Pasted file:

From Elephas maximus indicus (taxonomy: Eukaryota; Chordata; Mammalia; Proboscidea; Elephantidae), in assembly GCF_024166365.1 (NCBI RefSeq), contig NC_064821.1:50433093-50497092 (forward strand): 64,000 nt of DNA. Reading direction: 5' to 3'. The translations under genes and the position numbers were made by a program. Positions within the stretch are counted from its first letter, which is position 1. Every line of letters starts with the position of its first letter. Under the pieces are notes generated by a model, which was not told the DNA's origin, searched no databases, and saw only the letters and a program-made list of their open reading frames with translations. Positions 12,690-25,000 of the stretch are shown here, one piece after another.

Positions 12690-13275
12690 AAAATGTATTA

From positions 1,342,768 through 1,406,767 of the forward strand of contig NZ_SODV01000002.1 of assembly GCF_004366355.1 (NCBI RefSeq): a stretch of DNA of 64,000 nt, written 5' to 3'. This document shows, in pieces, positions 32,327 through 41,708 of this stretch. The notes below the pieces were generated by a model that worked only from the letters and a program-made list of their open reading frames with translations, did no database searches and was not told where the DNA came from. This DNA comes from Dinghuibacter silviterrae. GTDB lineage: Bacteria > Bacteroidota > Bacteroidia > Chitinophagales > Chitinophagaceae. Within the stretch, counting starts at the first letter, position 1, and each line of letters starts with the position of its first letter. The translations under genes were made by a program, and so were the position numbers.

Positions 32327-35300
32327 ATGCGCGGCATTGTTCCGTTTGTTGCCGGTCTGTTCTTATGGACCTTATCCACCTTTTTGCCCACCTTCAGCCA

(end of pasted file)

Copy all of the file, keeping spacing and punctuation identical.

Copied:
From Elephas maximus indicus (taxonomy: Eukaryota; Chordata; Mammalia; Proboscidea; Elephantidae), in assembly GCF_024166365.1 (NCBI RefSeq), contig NC_064821.1:50433093-50497092 (forward strand): 64,000 nt of DNA. Reading direction: 5' to 3'. The translations under genes and the position numbers were made by a program. Positions within the stretch are counted from its first letter, which is position 1. Every line of letters starts with the position of its first letter. Under the pieces are notes generated by a model, which was not told the DNA's origin, searched no databases, and saw only the letters and a program-made list of their open reading frames with translations. Positions 12,690-25,000 of the stretch are shown here, one piece after another.

Positions 12690-13275
12690 AAAATGTATTA

From positions 1,342,768 through 1,406,767 of the forward strand of contig NZ_SODV01000002.1 of assembly GCF_004366355.1 (NCBI RefSeq): a stretch of DNA of 64,000 nt, written 5' to 3'. This document shows, in pieces, positions 32,327 through 41,708 of this stretch. The notes below the pieces were generated by a model that worked only from the letters and a program-made list of their open reading frames with translations, did no database searches and was not told where the DNA came from. This DNA comes from Dinghuibacter silviterrae. GTDB lineage: Bacteria > Bacteroidota > Bacteroidia > Chitinophagales > Chitinophagaceae. Within the stretch, counting starts at the first letter, position 1, and each line of letters starts with the position of its first letter. The translations under genes were made by a program, and so were the position numbers.

Positions 32327-35300
32327 ATGCGCGGCATTGTTCCGTTTGTTGCCGGTCTGTTCTTATGGACCTTATCCACCTTTTTGCCCACCTTCAGCCA